How to put your kids to sleep and settle your family’s sleep

no seriously. I don’t think I’ve slept through the night in four years.

I am the mother of two little boys aged 2 and 4, and when they were babies they never slept through the night except for a few months.

This is causing extreme sleep deprivation for my husband and me.

Sleep deprivation is affecting every aspect of my life – including my mood, weight and marriage. My ability to function on all cylinders is not possible without copious amounts of caffeine.

It was for these reasons that I began researching CNN Wellness eight weeks ago to help my family get more sleep.

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Sleep problems common in families

Before setting out on my trip, it’s nice to know that what is happening to my family is very normal.

According to the US Centers for Disease Control and Prevention, an estimated 25% to 50% of preschool children do not get enough sleep.
Young children not falling asleep or staying asleep can result in less sleep for their parents or caregivers. It can also lead to behavioral problems and hyperactivity in school and has been linked to childhood obesity.
The National Sleep Foundation recommends that children ages 3 to 5 sleep 10 to 13 hours per day. Children between the ages of 6 and 13 need nine to 11 hours of sleep a night.
CNN Entertainment reporter Chloe Melas (far left) turned to a sleep specialist to help her family get more rest.  She is shown with her husband, Brian Mazza (second from right) and their two sons.

And when it comes to adults, you should aim for seven to nine hours.

I’m definitely not getting that much sleep – not even close.

If I’m lucky, my husband and I sleep three hours before one of our kids wakes up and walks into our bedroom. Then we go to sleep till 5 in the morning, when both the kids wake up like chickens.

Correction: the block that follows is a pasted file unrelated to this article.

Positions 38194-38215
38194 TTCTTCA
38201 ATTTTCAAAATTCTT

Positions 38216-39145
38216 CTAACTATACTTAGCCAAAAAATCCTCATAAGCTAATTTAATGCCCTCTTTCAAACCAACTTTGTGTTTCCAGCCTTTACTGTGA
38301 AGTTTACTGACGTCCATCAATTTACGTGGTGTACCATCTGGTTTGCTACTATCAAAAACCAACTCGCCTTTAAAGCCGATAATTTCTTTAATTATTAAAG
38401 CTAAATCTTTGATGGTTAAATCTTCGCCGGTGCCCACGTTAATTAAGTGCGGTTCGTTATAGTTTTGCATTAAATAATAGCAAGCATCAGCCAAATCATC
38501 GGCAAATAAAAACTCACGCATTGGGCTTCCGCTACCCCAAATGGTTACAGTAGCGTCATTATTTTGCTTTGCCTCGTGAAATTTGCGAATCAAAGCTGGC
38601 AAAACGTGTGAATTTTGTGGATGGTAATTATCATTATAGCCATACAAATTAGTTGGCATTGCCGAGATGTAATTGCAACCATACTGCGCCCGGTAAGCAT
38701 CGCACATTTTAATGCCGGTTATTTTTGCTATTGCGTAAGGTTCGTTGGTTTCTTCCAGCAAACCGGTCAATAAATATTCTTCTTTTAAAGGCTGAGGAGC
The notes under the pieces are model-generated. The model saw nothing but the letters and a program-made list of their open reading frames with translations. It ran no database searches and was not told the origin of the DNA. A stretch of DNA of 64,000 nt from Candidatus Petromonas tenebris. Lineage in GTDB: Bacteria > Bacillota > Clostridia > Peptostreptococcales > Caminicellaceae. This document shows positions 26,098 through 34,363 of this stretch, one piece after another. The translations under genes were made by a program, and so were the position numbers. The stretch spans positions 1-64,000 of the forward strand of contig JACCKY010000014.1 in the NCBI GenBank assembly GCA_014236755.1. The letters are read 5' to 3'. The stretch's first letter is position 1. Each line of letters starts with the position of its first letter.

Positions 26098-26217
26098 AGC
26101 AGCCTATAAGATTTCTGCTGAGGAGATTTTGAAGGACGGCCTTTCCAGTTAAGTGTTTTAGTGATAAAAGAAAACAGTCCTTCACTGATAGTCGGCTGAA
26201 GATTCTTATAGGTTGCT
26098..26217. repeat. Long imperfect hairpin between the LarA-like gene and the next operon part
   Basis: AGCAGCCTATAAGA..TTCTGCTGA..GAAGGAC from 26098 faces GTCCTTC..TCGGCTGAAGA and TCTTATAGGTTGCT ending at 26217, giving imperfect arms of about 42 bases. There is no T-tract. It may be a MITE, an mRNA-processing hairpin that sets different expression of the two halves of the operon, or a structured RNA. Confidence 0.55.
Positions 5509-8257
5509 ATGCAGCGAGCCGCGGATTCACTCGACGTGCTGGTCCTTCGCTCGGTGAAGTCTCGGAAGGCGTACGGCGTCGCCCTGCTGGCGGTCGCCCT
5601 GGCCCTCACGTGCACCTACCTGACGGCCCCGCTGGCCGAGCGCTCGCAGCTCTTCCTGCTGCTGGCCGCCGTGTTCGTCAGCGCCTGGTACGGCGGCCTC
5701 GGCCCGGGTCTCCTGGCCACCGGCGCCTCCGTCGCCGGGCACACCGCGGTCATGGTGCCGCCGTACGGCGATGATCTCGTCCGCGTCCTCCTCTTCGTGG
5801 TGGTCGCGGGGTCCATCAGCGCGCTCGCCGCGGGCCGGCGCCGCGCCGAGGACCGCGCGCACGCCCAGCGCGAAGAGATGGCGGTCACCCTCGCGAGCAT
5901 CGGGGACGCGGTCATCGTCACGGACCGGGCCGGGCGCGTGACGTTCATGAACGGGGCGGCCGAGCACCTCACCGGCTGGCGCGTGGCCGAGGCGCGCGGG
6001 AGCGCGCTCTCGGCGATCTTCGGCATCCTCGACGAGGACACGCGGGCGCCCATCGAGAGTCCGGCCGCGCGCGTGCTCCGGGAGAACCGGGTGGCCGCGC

I took my family’s tragic sleep experience to take on bedtime guru Dr. Mark Weisbluth, professor emeritus of clinical pediatrics at Northwestern University’s Feinberg School of Medicine. In the last two months, I met him almost three times.

go easy on yourself

During my first interview, I was passionate about the sleep crisis in my home, but Weisbluth said I don’t blame myself.

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“Maybe you were just unlucky,” he said. “Maybe you innocently did things that allowed bad habits to develop, and we don’t want to beat ourselves up for what we’ve done in the past. But going forward, we’re always going to make kids better.” Can help with sleep.”

Hear these excuses? Teething, growth spurt, sleep regression, and/or being born a night owl. Weisbluth said to exclude any explanation I have been given about sleep problems in children.

It also includes “witching hour,” the time toward the end of the day when children become irritable that parents often blame a long day. Witching hour exists because our children are sleep deprived, Weisbluth said. “It could only be because they have fragmented night’s sleep,” he said. “If you have disrupted sleep, you don’t wake up as rested, and your body doesn’t restore as much and so you lose it in the afternoon.”

institute for children earlier bedtime

Babies need to sleep earlier and get more sleep. “If you look at the bedtime surveys when babies sleep for decades, not three years, but 10, 20, 30 years, it’s been later and later that kids are having more difficulty sleeping because His bedtime is too late,” Weisbooth said.